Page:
Alex Constantine - March 10, 2009
Mar 9, 2009
LA PAZ (Reuters) - Two weeks after he accused the CIA of conspiring against his energy policies, leftist Bolivian President Evo Morales expelled a U.S. Embassy official on Tuesday.
"Today, I've decided to declare Francisco Martinez ... who works for the United States embassy, persona non-grata," Morales, a fierce critic of the United States, said at a press conference in La Paz.
The president said he needed to expel Martinez "to put an end to a foreign conspiracy."
Morales, who often calls the United States "the empire," previously ejected the U.S. ambassador and U.S. anti-narcotics officials from the U.S. Drug Enforcement Administration.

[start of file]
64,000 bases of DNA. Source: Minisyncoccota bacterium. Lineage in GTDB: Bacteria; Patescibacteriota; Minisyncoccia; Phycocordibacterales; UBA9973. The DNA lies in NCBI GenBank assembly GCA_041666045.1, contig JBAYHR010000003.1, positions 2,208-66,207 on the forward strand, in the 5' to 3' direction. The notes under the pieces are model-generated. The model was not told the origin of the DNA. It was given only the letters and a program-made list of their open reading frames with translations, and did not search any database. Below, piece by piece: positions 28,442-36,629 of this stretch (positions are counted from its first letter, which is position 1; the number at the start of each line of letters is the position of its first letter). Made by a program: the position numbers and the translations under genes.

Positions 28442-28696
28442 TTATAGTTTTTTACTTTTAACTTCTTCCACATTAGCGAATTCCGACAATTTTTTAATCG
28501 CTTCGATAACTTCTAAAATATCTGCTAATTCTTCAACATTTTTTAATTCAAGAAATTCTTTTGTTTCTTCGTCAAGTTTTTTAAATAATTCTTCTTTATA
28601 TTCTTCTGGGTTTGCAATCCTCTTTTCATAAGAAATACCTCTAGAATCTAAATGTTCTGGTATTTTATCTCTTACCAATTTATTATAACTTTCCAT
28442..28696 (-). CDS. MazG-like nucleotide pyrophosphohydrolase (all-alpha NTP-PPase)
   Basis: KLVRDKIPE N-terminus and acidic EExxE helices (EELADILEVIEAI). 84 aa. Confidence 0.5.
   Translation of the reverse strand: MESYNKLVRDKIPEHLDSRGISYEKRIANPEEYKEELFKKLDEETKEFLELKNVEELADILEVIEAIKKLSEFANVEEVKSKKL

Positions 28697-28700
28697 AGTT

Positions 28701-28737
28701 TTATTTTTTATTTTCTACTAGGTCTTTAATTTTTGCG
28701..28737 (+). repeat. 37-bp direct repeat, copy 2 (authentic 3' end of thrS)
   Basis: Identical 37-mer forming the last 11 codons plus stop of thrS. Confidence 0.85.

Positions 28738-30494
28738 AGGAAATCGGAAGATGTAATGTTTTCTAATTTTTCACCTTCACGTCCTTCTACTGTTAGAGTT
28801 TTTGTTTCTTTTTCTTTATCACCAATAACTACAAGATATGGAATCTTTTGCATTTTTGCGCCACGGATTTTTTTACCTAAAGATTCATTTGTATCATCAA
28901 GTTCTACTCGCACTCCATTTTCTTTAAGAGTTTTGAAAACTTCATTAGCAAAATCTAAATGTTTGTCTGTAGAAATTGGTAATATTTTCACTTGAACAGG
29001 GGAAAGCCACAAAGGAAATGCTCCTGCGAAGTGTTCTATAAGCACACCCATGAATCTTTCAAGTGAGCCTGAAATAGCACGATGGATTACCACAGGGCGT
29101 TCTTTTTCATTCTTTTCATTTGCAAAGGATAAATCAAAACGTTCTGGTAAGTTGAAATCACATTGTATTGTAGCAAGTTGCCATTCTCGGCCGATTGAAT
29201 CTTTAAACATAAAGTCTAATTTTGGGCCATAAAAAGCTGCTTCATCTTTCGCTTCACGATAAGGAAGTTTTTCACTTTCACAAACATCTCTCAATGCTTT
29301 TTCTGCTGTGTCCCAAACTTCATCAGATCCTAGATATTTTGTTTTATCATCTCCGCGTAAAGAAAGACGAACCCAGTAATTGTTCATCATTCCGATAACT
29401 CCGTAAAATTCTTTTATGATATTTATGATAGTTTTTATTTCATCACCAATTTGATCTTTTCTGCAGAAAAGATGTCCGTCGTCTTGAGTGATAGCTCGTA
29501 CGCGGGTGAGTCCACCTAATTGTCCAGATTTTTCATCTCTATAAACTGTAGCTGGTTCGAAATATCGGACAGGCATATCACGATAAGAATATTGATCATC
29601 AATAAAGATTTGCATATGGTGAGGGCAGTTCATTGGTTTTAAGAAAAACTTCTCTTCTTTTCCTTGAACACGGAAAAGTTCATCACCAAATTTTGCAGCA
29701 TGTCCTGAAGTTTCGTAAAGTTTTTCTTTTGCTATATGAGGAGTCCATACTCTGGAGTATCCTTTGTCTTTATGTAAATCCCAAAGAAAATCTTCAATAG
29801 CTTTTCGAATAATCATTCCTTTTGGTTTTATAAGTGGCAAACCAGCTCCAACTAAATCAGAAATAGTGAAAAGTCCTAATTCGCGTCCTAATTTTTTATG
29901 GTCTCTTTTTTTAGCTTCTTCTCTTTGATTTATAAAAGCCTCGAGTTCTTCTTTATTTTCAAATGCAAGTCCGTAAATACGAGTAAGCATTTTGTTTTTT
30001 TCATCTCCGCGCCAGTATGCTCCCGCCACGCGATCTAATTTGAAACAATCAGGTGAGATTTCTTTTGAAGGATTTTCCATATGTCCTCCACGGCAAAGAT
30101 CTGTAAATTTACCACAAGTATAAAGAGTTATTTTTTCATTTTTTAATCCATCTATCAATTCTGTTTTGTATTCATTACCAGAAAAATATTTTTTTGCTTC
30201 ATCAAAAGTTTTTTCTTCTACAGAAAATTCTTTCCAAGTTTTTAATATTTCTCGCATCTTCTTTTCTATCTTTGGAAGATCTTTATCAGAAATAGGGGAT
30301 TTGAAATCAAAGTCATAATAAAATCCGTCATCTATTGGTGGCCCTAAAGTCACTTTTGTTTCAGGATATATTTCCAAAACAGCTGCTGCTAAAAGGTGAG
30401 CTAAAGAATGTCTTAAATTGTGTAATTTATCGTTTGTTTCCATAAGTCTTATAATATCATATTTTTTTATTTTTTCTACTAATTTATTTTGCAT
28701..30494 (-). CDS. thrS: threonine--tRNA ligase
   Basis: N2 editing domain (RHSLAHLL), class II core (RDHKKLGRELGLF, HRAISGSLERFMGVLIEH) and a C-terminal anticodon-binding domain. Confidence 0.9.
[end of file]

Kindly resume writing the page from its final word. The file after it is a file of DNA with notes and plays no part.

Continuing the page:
A spokesman at the embassy said Martinez was a mid-level official at the diplomatic mission, and that his title was second secretary. The embassy made no other comment.
Last month, Morales accused Washington of plotting against the state-run energy company, YPFB, a claim the U.S. government dismissed.
Morales expelled the U.S. ambassador from Bolivia last year, charging he was conspiring, accusations that the United States called "false" and "absurd."
Earlier this year, Ecuadorean President Rafael Correa expelled a U.S. Embassy official that he said was the director of the CIA in Ecuador.
Correa is a close ally of Morales, as is Venezuelan President Hugo Chavez, who expelled the U.S. ambassador to his country last year.
All three of the leftist leaders have said the U.S. meddles in their domestic politics.